This is the extended column from the York Press - June 30th 2014
The boy thought about it, and asked, “Grandfather, which wolf wins?
The old man quietly replied, “The one you feed.”
Sometimes it doesn't appear particularly serious, just about the newspaper they read, "Dad always said the others were rubbish." or social niceties, "Mum said, we mustn't..." Though I wonder why they feel unable to have their own grown-up opinions.
Then there are the more serious consequences. Some people appear to be a puppet, with someone else holding the strings. Usually a person from the past,a parent or teacher, but not always. In the worst cases and in my experience the most challenging to treat, were people with Obsessional Compulsive Disorder (OCD). No sooner were a few strings cut, but others were pulled instead. The problems were always about control. The person with OCD appears to have someone in their lives trying to control them. Often this person had been with them through their upbringing and could still have the power to control. Fear is ever present.
If we have doubts about ourselves, we need to examine their root cause. Why don't we feel good enough? Where did those doubts come from? What's their root? Can we have another view? Is it just as valid?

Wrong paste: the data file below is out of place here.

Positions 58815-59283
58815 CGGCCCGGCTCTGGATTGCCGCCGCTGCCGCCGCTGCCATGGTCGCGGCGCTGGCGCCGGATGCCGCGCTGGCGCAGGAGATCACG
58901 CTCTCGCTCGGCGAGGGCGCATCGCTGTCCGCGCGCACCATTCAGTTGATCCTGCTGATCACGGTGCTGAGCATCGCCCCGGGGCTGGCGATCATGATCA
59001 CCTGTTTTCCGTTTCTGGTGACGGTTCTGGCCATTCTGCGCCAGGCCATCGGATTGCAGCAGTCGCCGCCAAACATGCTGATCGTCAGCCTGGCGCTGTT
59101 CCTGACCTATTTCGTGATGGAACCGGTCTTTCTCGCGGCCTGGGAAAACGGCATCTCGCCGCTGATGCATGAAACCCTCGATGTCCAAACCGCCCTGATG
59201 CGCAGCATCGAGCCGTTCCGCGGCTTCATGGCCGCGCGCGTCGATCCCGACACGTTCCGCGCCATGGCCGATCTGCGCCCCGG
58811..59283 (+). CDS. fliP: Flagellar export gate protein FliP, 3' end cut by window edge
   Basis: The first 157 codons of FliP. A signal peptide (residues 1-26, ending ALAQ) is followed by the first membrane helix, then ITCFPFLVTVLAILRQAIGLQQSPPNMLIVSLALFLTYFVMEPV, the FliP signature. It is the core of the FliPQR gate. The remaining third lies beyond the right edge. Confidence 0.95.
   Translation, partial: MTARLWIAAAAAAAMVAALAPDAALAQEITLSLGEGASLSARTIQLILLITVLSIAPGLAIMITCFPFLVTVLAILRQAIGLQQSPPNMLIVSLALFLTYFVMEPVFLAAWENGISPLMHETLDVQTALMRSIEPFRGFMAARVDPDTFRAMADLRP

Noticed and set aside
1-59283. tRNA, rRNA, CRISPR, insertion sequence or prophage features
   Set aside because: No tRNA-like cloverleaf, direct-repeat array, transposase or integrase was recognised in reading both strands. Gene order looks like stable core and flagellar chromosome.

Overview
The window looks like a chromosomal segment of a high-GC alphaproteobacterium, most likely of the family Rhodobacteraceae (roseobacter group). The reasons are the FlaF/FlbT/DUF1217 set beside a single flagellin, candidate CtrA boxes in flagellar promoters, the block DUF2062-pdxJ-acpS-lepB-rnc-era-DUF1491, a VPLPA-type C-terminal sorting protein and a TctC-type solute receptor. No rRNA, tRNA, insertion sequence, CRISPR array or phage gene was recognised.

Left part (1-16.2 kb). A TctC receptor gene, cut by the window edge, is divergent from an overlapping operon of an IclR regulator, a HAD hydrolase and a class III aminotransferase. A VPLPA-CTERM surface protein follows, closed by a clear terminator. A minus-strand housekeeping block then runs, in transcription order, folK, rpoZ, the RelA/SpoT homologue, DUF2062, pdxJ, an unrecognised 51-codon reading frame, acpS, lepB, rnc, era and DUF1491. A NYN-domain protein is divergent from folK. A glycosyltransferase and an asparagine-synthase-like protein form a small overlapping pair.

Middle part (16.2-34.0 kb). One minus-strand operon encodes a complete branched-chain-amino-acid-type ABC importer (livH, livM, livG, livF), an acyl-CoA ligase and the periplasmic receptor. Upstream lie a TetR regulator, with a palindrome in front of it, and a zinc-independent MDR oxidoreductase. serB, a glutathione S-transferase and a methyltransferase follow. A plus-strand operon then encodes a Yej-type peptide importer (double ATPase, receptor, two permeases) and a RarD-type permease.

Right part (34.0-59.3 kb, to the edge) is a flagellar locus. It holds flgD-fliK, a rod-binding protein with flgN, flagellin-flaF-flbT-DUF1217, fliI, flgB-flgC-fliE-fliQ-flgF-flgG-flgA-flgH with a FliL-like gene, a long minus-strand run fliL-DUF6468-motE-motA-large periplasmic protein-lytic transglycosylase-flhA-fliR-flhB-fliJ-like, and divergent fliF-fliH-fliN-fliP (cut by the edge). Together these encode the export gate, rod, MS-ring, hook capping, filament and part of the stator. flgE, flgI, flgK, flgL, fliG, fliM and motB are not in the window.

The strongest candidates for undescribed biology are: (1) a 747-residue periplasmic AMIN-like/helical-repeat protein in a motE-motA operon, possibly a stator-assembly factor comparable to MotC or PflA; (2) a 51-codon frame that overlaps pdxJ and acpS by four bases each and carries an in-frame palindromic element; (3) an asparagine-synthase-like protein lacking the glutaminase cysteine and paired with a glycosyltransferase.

My father could be challenging. He was dogmatic in his beliefs, with disastrous results. I learnt to stand up to him. He never stopped professing his belief that he was right, but towards the end of his life, I managed to get him to preface his comments with a "In my opinion...", even if he said it sarcastically and with a wry smile.
I experienced some heavy criticism about the ideas in my book, from people I respected and who mattered in my working life. I was knocked back and voices from the past about my inadequacies surfaced. Eventually, the passion to write and and publish the book became strong again. I let the good wolf take over my thinking. I don't think the people who opposed me were evil, but I do think that they had they had their own wolves too.
Lesson 6: Whatever you do, always give it a good go. Don’t be afraid of failure and disappointment. If you fall flat on your face then get straight back up. You’ll always regret not trying. Disappointment is temporary, regret is forever.
*Blog extra: I was listening to Peter Jones CBE, the entrepreneur, on the radio. He's 48 and the longest serving member of the TV business ideas programme, Dragon's Den. He was asked about his worst decision. It said it was a financial one when he was in his mid twenties. He went from being a successful business man to a man who had lost everything. Business, home, car, everything.